Heidi McKinnon

Heidi McKinnon (Association for the Integral Development of the Victims of Violence in the Verapaces, Maya Achí - ADIVIMA): Heidi holds a BA in anthropology and Spanish from the University of New Mexico and has worked with indigenous communities throughout Latin America since1997. Heidi worked at Smithsonian's National Museum of the American Indian (NMAI) in the late 1990s. Heidi researched human rights and sovereignty issues in every region of Latin America as she was developing content for the permanent exhibits at NMAI. Her research led her to ADIVIMA and the Chixoy Dam, which she recommended for inclusion at the Museum.



President Colom Signs New Political Accord to Finalize Reparations on Chixoy Dam in 2009

21 Nov

FOR IMMEDIATE RELEASE

MEDIA CONTACTS:
Spanish
Juan de Dios Garcia, adivima@yahoo.com
502-7938-8230
English
Heidi McKinnon, hmckinnon@advocacynet.org
502-7938-8230

THE ASSOCIATION FOR THE INTEGRAL DEVELOPMENT OF THE VICTIMS OF VIOLENCE IN THE VERAPACES, MAYA ACHÍ
ADIVIMA

Communities Affected by the Chixoy Hydroelectric Dam Sign Historic Political Accord for Reparations with Guatemalan President Álvaro Colom Caballeros

November 10, 2008 Rabinal, Guatemala- After months of stalled political negotiations with the Office of Vice President of Guatemala, the Coordinator of the Communities Affected by the Construction of the Chixoy Dam (COCAHICH) and the office of President Álvaro Colom Caballeros have signed a new agreement for the recently failed negotiations on reparations to continue. The new accord will end on June 30, 2009, the result of a long, patient struggle by the displaced communities to open a dialogue with the Guatemalan government regarding the disastrous effects of forced displacement and human rights violations that occurred and have left them in extreme poverty.

With the signing of this new political accord, the communities, the government of the Republic of Guatemala, and the Organization of American States (OAS) mediators have proposed to facilitate and accelerate the verification process and design a plan for reparations during the next seven months. Yesterday, President Colom stated, “I appreciate the patience and assistance of all parties and hope that this proceeds well. We would like to move this process forward with more than simply signatures and make sure it does not slow down.”

By signing the new accord, the government of Guatemala and President Colom assume responsibility to offer reparations for the damages and violations that occurred during the construction of the Chixoy Dam. This accord signals the first time the Guatemalan government has acknowledged that these damaging events took place. “Twenty-five years after Chixoy was built, we now expect to see concrete results and reparations for all of the damages and violations in 2009,” a representative of COCAHICH said.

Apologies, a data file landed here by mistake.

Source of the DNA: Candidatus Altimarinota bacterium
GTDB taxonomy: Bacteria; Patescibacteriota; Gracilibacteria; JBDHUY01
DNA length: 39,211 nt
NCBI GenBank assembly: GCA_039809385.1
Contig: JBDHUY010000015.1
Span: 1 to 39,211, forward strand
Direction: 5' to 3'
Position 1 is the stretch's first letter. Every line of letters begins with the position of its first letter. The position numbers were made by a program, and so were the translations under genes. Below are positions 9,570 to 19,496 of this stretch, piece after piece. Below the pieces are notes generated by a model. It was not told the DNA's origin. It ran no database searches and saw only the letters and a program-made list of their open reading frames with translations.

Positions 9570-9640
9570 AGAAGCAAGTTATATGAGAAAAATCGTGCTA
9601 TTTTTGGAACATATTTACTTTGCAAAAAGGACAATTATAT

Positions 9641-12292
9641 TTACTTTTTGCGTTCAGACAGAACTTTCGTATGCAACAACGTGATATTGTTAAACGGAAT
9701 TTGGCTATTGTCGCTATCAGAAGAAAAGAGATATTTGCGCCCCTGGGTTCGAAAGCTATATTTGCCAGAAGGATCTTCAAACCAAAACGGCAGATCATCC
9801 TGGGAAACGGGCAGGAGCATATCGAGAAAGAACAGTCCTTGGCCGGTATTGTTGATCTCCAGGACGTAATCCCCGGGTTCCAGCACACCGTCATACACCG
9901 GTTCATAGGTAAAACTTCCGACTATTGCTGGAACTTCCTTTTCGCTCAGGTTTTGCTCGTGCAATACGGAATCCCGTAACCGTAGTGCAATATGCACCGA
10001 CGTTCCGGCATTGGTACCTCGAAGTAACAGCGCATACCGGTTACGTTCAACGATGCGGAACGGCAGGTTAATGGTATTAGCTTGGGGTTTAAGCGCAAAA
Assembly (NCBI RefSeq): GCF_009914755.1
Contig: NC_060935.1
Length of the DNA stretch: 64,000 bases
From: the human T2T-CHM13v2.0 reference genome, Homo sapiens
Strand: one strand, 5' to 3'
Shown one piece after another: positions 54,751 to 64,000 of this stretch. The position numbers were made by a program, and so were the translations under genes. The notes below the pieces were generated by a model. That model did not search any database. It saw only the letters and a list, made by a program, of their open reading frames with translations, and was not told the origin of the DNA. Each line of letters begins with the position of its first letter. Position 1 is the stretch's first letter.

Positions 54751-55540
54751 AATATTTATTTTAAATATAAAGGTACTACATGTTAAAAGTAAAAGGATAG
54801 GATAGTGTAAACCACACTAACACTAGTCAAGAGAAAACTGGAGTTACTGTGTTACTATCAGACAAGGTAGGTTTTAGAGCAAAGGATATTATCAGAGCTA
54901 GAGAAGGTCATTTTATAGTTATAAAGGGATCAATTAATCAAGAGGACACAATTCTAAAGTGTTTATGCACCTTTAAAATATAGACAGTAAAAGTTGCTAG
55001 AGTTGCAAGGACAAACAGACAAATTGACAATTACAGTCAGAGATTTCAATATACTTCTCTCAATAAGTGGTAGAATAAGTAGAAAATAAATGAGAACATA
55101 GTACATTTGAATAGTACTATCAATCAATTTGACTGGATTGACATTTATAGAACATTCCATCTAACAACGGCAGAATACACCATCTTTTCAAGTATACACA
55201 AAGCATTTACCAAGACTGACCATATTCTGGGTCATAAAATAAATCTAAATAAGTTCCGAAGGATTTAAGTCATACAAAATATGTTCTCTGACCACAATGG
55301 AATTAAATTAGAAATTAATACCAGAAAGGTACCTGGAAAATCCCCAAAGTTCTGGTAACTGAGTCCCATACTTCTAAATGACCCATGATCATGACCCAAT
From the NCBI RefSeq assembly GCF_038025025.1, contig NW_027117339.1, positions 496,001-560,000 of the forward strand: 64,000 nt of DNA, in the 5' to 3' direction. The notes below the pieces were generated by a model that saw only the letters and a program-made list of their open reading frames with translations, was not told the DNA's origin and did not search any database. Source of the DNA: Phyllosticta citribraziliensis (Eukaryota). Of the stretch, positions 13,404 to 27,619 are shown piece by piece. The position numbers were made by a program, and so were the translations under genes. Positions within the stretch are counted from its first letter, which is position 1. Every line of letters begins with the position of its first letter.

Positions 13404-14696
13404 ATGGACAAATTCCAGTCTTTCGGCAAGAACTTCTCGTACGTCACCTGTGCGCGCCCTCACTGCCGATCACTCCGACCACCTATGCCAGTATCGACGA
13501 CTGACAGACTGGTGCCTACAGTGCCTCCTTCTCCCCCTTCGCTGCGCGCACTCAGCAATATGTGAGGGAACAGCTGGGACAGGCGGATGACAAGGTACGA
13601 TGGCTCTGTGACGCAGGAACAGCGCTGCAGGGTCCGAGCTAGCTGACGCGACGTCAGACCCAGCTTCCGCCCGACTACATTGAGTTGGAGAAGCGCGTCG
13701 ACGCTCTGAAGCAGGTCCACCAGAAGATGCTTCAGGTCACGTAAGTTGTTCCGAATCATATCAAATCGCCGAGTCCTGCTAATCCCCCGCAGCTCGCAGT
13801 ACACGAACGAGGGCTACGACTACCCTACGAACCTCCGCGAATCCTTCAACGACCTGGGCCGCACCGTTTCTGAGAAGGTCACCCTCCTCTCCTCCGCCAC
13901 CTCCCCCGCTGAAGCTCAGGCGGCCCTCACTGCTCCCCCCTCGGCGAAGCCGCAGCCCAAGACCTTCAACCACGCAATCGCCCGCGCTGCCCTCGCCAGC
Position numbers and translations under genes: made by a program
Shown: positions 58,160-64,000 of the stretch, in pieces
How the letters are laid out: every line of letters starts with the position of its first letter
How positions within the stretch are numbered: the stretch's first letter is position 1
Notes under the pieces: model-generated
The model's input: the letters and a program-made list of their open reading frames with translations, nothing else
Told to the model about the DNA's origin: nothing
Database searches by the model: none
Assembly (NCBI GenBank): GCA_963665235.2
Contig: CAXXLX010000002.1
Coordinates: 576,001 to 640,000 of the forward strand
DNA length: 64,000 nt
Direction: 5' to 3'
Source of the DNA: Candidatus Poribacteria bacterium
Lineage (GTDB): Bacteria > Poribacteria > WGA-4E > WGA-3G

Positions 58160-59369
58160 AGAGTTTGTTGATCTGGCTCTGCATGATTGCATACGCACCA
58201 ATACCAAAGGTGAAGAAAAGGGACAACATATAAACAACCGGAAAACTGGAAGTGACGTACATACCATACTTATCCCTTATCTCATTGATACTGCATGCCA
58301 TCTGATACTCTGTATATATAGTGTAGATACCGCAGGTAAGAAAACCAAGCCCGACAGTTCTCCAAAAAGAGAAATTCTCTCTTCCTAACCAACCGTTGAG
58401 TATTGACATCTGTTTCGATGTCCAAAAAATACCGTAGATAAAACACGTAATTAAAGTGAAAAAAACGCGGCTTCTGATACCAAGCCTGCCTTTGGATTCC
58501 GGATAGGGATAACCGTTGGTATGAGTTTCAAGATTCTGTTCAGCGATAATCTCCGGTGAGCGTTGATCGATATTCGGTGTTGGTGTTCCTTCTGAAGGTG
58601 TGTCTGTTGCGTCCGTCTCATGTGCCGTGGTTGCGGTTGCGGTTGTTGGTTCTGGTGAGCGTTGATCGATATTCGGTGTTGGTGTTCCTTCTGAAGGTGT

Background
Official negotiations between the Republic of Guatemala and COCAHICH began in December of 2004, following a non-violent takeover of the Chixoy Dam by hundreds of community activists in September 2004. After the signing of two preliminary agreements to study the case in 2005 and 2006, the Vice President of the Republic of Guatemala, Dr. Rafael Espada, and representatives of COCAHICH signed a political accord on March 17, 2008 to negotiate reparations for the damages which occurred during the construction of the Chixoy Hydroelectric Dam, which was built by the National Institute of Electrification (INDE).

Since March 2008, representative from the OAS, the World Bank, the Inter-American Development Bank and the Guatemalan Human Rights Ombudsman, or PDH, have served as international observers for the reparation negotiation process. The process stalled in late October 2008 due to a perceived lack of will on the part of the Vice President. For COCAHICH, “the political negotiation collapsed and the process needed to be restructured.”

All parties involved understood the dire political and economic consequences of a failed negotiation, as the next step in this case would be to send it to the Inter-American Commission on Human Rights. The grave human rights violations which occurred during the construction of the dam caused forced displacement and resulted in five genocidal massacres in which 444 men, women and children were killed. According to a recent COCAHICH census, over 13,000 people in 28 communities have been directly or indirectly affected by Chixoy Dam, many of whom are still living in poverty following their forced displacement.

Posted By Heidi McKinnon

Posted Nov 21st, 2008

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